Monsanto Roundup Lawsuit News: Thailand Set to Ban Three Controversial Pesticides

Published on October 22, 2019 by Sandy Liebhard

Thailand will soon ban three highly controversial pesticides: glyphosate, paraquat, and chlorpyrifos.

The ban was approved Tuesday by the country’s National Hazardous Substances Committee, and is slated to take effect on December 1st.

Glyphosate and Cancer

Thailand’s agricultural industry, which employs more than 40% of the country’s population, had pushed for the continued use of glyphosate, the active ingredient in Monsanto Roundup. However, in March 2015, the World Health Organization’s International Agency for Research on Cancer declared glyphosate a probable human carcinogen after an independent review linked occupational exposure to an increased risk of cancer, especially non-Hodgkin’s lymphoma and its various subtypes.

Bayer AG, which acquired Monsanto in June 2018, is currently defending thousands of Roundup cancer lawsuits in courts around the United States, where three juries have already awarded multi-million verdicts to plaintiffs. While Bayer denies any link between glyphosate and cancer, the company has indicated it would consider a reasonable global settlement and is currently participating in negotiations aimed at resolving the massive litigation.

Vietnam has already banned glyphosate, while Austria recently became the first nation in the European Union to approve such a ban. France is slated to phase out the use of glyphosate by 2023, and the pesticide is restricted in the Czech Republic, Italy and the Netherlands.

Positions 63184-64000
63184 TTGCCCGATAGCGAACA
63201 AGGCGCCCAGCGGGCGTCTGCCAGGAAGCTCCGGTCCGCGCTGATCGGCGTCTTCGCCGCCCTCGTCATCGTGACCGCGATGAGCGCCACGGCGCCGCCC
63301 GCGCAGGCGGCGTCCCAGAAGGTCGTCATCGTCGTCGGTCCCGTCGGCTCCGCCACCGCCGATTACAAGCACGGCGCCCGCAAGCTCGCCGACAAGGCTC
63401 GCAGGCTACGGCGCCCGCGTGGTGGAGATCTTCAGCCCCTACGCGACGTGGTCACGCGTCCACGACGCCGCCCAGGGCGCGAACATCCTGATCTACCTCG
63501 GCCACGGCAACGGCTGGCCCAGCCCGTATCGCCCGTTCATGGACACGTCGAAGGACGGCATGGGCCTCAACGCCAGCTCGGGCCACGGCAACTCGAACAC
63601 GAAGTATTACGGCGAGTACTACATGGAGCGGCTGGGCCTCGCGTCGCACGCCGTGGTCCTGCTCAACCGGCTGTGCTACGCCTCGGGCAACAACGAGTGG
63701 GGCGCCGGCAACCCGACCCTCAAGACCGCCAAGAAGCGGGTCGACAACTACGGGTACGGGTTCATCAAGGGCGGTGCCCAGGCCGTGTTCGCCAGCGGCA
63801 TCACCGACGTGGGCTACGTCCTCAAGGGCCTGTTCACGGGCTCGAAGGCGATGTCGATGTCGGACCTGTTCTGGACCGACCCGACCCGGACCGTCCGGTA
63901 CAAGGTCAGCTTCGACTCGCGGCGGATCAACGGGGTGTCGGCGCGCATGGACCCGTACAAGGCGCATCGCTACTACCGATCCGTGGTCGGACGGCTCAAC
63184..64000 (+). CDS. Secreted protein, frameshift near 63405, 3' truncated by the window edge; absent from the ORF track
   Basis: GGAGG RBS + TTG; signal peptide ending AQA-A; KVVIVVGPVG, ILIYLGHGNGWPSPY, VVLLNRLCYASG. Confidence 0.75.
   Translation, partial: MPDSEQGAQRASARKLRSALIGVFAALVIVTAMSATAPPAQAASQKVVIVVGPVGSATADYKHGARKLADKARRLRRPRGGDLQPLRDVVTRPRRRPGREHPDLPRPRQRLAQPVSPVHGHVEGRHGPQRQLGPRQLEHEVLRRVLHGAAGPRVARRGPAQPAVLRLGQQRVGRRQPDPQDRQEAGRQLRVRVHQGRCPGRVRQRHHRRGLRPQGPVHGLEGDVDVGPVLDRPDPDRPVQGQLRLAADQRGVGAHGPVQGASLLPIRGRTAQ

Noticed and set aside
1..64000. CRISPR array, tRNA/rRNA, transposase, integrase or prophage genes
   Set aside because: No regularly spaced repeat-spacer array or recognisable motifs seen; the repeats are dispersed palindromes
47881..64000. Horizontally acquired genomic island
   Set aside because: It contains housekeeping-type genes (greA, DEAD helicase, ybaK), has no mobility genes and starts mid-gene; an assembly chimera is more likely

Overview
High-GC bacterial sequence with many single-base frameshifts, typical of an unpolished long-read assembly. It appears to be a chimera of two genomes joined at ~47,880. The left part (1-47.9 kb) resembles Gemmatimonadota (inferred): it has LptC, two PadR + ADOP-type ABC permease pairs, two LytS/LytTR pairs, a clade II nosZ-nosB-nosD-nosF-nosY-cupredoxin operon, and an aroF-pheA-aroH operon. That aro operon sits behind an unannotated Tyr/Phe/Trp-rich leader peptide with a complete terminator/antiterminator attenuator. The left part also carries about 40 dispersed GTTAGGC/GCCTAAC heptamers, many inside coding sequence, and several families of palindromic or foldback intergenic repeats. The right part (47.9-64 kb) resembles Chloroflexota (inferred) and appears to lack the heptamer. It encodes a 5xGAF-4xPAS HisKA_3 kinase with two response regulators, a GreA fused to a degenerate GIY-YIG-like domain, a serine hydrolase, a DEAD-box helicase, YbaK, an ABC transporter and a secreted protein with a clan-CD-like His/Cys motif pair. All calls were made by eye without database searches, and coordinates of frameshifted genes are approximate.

Dozens of Countries Have Already Banned Paraquat

Paraquat is the active ingredient in Syngenta’s Gramoxone.

Highly toxic, just a single sip of paraquat can prove fatal, while low doses of paraquat can cause eye damage, kidney or heart failure, lung damage, and liver injury. Multiple studies also suggest that farmers and agriculture workers exposed to paraquat face a significantly increased risk of Parkinson’s disease.

The European Union and 33 other countries, including China and Brazil, have already banned paraquat. However, its use is growing in the United States, mainly due to the emergence of weeds that have become resistant to glyphosate. The U.S. Environmental Protection Agency requires that paraquat be applied by certified applicators who have undergone specialized training.

Like all pesticides, the EPA must revisit paraquat’s approval every 15 years. That review is currently underway, with the agency leaning towards reapproval, despite growing concerns over paraquat’s health and environmental impacts.

A growing number of paraquat lawsuits have been filed in courts around the United States that allege exposure to the pesticide caused Parkinson’s disease.

EPA Reverses Proposed Chlorpyrifos Pesticide Ban

Chlorpyrifos has been linked to developmental delays in children, including reduced IQ, loss of working memory, and attention deficit disorders.

Earlier this month, the state of California announced it would ban the use chlorpyrifos beginning in 2020.

For years, environmental justice advocates have fought to get the harmful pesticide chlorpyrifos out of our communities,” Gov. Gavin Newsom said in a statement announcing the pesticide ban. “Thanks to their tenacity and the work of countless others, this will now occur faster than originally envisioned. This is a big win for children, workers and public health in California.”

The pesticide is already prohibited in Hawaii.

While the EPA proposed banning chlorpyrifos in 2015, the decision was reversed during the first three months of the Trump administration.

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